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CVS unveils ‘Beauty Marks’ in stores, warning shoppers of edited images

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CVS Pharmacy unveiled an initiative in U.S. stores on Thursday, labeling photos of models in its beauty aisles to make it clear whether the images had been digitally altered.

The U.S. No 2 drugstore chain, part of CVS Health Corp, is the first major American company to adopt such a policy in the face of rising concerns about doctored images setting unrealistic ideals of beauty, especially for young women.

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The retailer said on Thursday that 70 percent of all in-store beauty imagery was now flagged as “beauty unaltered” or “digitally altered.” The company announced its “Beauty Mark” initiative a year ago, but only on Thursday did it appear in stores.

CVS has promised that by 2020 all images in its stores nationwide will be marked. The policy has already been applied to all images on CVS.com and in marketing materials, including on social media, the company said.

Neutrogena, CoverGirl, and Revlon are among 13 brands working with CVS on the policy, the company said. Celebrities and others paid to promote products on social media are required to post only unaltered, unfiltered images.

CVS was the first U.S. drugstore chain to take cigarettes off the shelf in 2014, a decision it says reduced smoking. “We believe by not putting significantly altered images in our stores, it’s aligning to what our customers want and expect to see,” said Kevin Hourican, president of CVS Pharmacy. He said he expected the move to attract more millennial shoppers.

Actress Kerry Washington has been a part of the Beauty Mark initiative since its inception.

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“I know firsthand what it looks like to wake up in the morning and look at the cover of a magazine and say, ‘Who is that? Why did some person at a computer change the shape of my face to appease their own idea of what I should look like when that is not who I am?’,” she told Reuters.

Other brands that have committed to marking their images as altered or not include: Olay, Almay, Aveeno, Rimmel, JOAH, L’Oreal, Maybelline, Unilever, Burt’s Bees and Physicians Formula.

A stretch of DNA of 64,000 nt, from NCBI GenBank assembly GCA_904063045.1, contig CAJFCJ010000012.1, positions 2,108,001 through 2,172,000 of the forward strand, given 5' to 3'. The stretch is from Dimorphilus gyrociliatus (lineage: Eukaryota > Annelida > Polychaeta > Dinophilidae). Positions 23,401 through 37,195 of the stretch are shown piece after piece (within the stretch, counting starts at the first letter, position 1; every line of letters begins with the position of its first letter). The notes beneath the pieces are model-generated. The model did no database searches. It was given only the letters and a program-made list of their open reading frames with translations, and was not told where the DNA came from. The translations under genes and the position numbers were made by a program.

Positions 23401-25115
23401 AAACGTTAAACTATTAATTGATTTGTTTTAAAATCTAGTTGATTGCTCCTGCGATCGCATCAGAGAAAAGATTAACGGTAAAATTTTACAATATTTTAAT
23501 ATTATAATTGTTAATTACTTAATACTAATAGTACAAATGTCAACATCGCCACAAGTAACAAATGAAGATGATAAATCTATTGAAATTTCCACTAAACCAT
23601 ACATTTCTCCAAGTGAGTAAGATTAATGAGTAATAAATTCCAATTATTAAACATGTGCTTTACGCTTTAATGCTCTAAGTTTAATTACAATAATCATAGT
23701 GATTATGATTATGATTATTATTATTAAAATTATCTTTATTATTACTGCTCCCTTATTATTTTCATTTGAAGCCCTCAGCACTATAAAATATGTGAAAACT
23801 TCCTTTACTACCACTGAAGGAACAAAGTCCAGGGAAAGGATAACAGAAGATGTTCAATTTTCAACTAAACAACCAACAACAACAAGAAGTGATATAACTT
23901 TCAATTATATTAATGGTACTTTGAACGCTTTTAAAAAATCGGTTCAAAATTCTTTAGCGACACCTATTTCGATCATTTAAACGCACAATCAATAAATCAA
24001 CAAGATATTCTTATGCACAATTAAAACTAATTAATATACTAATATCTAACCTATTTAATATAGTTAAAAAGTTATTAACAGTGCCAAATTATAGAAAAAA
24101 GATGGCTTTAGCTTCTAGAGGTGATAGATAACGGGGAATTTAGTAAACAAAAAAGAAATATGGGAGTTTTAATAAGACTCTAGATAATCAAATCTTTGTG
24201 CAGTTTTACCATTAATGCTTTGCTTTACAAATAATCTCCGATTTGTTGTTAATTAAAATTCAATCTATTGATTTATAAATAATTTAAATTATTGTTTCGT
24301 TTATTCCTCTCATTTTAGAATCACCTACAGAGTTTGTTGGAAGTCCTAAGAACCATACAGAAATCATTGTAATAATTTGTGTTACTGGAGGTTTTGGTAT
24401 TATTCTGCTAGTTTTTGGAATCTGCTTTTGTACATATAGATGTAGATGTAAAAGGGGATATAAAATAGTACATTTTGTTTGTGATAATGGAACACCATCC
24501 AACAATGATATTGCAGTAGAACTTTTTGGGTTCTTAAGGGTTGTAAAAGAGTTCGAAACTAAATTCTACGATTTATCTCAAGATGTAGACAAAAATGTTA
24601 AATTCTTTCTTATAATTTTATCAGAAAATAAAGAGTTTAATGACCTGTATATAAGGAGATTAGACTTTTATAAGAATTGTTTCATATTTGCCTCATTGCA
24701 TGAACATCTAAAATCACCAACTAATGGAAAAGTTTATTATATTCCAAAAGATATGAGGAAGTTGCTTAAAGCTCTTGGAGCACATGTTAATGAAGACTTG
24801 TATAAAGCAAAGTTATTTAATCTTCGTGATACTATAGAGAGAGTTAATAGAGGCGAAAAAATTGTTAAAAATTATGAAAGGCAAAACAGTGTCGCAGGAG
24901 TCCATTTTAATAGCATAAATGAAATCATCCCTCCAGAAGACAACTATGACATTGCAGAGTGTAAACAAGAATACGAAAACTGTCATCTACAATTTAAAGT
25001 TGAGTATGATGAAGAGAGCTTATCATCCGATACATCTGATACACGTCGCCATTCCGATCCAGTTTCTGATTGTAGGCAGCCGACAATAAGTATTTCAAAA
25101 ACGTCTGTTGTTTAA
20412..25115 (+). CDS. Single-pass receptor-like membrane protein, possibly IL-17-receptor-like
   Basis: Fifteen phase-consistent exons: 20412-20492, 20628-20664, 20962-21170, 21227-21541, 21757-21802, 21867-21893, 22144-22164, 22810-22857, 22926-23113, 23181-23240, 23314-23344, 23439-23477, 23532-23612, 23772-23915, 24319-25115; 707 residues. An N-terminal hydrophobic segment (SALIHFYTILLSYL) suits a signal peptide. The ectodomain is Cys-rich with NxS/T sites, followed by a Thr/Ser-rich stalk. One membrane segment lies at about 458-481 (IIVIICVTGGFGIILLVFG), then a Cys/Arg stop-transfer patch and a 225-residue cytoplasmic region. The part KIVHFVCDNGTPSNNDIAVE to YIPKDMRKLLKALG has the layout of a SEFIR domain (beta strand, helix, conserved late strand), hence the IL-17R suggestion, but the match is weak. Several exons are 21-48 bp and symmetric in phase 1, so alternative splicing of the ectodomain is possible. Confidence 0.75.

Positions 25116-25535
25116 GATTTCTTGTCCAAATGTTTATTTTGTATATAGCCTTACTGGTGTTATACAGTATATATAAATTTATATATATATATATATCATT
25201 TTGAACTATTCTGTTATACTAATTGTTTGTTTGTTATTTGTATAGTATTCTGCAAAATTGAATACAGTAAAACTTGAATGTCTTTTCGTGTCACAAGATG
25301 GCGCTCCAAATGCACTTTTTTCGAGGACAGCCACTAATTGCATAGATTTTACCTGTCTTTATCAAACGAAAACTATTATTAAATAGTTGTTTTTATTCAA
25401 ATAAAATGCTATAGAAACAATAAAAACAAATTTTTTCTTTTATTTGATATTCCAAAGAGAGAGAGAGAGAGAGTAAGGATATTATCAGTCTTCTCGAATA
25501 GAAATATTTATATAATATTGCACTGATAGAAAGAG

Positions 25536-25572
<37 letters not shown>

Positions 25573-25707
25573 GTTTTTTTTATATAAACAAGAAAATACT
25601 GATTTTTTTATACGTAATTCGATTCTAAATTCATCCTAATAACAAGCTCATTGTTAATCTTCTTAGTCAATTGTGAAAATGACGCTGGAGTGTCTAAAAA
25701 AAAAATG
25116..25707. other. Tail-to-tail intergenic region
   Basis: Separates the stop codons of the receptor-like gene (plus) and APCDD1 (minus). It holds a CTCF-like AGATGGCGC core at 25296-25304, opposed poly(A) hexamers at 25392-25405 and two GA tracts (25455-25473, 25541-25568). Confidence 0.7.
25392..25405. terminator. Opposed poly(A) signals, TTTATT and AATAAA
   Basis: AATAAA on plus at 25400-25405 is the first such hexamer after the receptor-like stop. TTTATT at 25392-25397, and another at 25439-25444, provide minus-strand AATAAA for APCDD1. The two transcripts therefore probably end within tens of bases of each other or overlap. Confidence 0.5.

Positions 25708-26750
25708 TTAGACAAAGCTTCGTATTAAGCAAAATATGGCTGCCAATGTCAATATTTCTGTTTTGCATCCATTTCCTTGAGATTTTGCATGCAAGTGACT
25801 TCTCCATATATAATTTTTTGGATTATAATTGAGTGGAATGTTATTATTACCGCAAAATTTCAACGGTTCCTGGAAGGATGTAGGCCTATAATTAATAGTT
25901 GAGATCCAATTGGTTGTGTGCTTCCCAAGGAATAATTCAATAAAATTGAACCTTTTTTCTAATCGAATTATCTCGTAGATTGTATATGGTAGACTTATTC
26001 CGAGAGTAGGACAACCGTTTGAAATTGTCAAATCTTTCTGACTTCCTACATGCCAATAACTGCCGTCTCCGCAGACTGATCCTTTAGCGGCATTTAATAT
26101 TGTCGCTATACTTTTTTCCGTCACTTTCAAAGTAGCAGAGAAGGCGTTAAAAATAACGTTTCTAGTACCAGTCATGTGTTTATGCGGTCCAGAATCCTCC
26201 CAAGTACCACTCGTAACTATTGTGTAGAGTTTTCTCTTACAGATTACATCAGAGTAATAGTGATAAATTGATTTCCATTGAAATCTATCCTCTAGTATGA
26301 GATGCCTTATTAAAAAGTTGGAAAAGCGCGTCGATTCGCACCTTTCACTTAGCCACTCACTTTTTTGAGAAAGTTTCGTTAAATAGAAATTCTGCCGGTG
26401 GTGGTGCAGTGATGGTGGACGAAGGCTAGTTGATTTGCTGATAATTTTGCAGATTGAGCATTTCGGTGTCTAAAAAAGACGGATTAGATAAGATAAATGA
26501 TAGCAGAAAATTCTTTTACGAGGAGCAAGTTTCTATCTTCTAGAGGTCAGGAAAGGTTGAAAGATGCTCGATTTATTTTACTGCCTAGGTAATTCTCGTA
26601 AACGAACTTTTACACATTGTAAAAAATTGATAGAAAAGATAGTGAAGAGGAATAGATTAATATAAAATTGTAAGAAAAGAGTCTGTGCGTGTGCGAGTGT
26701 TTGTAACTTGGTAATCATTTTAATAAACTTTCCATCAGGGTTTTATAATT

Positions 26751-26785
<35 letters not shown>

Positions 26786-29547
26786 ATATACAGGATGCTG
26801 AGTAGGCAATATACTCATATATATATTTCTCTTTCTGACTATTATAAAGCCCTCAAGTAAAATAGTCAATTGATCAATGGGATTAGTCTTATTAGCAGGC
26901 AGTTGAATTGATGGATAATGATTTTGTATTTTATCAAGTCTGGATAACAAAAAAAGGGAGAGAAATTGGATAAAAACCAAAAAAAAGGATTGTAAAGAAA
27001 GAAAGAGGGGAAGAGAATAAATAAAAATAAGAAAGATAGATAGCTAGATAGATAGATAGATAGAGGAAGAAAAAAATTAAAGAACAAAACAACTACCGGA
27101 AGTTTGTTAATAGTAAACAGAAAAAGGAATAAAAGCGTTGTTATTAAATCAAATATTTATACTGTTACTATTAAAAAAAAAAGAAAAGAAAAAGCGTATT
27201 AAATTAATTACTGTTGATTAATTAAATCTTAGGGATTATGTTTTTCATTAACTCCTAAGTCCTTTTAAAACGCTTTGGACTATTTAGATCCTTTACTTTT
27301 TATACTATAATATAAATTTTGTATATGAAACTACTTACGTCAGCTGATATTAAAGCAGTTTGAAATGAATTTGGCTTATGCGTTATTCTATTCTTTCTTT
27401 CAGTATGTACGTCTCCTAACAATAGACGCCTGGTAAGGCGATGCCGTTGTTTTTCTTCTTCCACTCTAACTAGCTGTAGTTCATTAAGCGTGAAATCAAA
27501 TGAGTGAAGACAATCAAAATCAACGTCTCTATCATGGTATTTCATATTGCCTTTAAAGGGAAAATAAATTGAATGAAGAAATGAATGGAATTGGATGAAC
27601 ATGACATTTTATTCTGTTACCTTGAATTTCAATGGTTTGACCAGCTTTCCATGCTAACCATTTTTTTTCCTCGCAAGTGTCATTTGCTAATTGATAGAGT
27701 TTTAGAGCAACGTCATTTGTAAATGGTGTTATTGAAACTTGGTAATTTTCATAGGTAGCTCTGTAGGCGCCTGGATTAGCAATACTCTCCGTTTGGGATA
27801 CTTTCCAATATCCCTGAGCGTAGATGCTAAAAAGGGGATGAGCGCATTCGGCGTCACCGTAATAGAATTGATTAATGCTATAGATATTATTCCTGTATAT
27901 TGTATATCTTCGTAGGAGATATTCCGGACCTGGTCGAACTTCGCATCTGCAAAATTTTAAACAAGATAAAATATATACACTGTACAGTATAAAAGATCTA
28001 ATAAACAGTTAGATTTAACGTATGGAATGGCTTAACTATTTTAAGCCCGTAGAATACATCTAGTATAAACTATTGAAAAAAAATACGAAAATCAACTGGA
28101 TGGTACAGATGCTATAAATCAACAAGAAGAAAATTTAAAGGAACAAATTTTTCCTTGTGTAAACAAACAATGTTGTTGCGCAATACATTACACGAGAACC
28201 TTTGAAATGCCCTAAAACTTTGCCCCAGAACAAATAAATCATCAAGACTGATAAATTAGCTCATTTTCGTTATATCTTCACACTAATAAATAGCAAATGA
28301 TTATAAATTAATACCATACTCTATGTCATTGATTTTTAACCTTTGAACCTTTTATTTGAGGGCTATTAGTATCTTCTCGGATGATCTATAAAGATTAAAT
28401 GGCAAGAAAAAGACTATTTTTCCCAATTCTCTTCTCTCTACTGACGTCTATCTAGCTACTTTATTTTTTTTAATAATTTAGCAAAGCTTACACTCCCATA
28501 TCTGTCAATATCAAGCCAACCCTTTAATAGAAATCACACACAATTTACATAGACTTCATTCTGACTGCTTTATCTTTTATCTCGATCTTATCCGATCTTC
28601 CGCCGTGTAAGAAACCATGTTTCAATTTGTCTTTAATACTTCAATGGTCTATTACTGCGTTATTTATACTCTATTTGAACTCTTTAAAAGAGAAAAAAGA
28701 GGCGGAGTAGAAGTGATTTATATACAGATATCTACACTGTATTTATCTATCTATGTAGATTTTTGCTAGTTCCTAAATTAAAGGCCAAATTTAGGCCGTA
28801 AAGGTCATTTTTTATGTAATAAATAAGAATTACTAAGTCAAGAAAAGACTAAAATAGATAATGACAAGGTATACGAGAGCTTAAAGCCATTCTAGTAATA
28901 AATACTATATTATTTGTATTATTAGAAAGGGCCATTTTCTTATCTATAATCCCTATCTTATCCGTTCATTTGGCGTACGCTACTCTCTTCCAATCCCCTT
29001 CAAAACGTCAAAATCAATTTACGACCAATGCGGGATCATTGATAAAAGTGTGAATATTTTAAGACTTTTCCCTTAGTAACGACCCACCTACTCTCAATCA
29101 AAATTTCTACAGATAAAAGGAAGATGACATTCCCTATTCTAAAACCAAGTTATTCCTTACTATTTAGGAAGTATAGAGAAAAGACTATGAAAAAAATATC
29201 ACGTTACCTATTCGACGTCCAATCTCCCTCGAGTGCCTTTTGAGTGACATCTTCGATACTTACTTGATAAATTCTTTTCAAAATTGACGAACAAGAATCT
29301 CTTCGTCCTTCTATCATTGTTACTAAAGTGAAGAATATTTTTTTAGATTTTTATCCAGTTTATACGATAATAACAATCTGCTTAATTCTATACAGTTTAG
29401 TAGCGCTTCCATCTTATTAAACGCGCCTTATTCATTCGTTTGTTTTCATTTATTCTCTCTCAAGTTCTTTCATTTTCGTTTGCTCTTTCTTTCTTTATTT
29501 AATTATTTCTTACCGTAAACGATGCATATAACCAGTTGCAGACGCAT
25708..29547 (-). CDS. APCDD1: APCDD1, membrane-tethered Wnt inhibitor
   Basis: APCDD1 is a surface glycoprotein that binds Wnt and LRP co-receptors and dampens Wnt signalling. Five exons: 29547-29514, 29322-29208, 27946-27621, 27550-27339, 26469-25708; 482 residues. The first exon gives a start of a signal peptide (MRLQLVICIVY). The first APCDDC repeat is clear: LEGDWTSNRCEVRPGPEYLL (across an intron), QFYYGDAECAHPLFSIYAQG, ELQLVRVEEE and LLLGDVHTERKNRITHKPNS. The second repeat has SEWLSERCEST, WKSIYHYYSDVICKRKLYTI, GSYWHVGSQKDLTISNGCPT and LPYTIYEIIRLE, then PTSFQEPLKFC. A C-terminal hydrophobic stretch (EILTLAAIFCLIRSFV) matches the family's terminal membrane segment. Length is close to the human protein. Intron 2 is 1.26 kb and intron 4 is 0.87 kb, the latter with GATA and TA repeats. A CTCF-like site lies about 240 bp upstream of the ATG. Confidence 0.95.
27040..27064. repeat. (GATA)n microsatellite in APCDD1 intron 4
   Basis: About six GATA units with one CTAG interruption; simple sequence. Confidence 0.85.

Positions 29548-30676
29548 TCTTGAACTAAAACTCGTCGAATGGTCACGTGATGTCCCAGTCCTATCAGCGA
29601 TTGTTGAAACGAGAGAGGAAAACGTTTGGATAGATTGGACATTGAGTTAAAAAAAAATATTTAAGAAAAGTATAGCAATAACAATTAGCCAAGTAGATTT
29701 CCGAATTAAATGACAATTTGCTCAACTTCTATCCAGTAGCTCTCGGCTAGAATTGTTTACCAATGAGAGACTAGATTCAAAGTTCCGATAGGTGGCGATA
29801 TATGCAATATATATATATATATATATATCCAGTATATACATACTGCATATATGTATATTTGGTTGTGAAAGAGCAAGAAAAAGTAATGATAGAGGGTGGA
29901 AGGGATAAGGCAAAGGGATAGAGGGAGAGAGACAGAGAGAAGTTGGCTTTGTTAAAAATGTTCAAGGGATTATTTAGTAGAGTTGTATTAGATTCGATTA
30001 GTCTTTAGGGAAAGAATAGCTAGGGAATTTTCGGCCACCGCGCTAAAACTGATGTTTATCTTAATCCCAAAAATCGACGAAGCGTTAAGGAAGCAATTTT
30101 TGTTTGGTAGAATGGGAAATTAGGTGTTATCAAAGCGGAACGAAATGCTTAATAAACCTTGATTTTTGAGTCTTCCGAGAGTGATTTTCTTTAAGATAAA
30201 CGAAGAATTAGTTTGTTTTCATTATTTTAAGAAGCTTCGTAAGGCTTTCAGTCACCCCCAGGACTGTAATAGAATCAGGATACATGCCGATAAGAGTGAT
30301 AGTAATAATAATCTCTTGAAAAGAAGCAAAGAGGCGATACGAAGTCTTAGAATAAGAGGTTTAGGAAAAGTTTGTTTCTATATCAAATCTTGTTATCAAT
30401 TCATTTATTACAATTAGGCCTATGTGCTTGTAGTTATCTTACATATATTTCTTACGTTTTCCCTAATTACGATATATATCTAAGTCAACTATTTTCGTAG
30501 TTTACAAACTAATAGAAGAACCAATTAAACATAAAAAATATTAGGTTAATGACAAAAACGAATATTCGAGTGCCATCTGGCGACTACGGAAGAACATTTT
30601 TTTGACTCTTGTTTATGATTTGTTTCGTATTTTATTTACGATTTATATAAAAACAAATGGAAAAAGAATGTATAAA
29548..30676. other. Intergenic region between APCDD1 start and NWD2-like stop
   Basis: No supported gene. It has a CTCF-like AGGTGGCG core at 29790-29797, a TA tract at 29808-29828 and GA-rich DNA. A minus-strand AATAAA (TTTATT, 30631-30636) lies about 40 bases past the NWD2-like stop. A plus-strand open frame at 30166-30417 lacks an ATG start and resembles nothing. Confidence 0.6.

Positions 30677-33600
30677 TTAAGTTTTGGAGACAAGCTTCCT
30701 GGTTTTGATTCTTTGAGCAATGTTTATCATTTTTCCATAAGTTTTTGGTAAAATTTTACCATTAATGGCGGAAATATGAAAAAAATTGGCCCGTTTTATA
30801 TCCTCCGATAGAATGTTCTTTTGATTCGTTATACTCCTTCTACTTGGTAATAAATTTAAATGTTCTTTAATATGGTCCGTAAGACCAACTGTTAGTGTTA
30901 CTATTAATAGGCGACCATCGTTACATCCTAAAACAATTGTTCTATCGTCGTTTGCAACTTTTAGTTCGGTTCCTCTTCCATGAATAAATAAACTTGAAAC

CVS is the third-most popular U.S. retailer of skin care and cosmetics products, behind Walmart Inc and Target Corp, according to Coresight Research.

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Reporting by Melissa Fares in New York; Editing by Bill Rigby


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Colbert names Trump’s siege on DC the ‘Tinyman Square’ incident

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It wasn't quite Tiananmen Square, where a still-unknown number of Chinese protesters were murdered by the government in 1989, but it was the closest thing President Donald Trump managed to score this week.

After watching the footage of the military tear gas, beat and shoot at protesters so Trump could march from the presidential bunker to St. John's Church for the cameras.

"It was like Tiananmen Square," Colbert deemed. "Except, in Trump's case, Tinyman Square."

Trump claimed on "The Fox & Friends" that no one was tear-gassed, so it's unclear what was stinging people's eyes and making them cough, choke and tear up. The Park Police released a statement saying it wasn't tear gas. While the moment was captured on video from dozens of different camera angles, one protester actually grabbed a canister of Oleoresins Capiscum, or "OC," the gas that was used.

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Vladimir Putin must love watching the US fall apart: columnist

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New Yorker columnist Susan Glasser made the astute observation that if Russian President Vladimir Putin wanted to destabilize the United States with the election of President Donald Trump, he's clearly achieved his objective.

It was reported in March that Russian intelligence services are working to incite violence using white supremacist groups to try and sow racial chaos in the United States ahead of the November election.

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Conservative columnist links all Republicans to the attack on Lafayette Square

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Monday afternoon, President Donald Trump decided to walk across Lafayette Square for a photo-op. To get there, however, it took an outright battle with mounted park police, police covered in body armor and rattled Secret Service members who had just rushed the president to the bunker several nights before. Armed with semi-automatic weapons and military gear, they staged a siege on Lafayette Square against unarmed hippies, woke whites and people of color, again, forced to fight for justice.

Writing for the Washington Post Wednesday, conservative columnist Max Boot attacked Attorney General Bill Barr, who accepted responsibility for demanding that demonstrators be tear-gassed, beaten and shot with rubber bullets. Like Bull Conor ordering fire hoses on students marching in Birmingham, Alabama, Barr's attack on Lafayette Square for a photo-op proved he is willing to do what it takes to stroke the fractured ego of a president forced to cower in a bunker.

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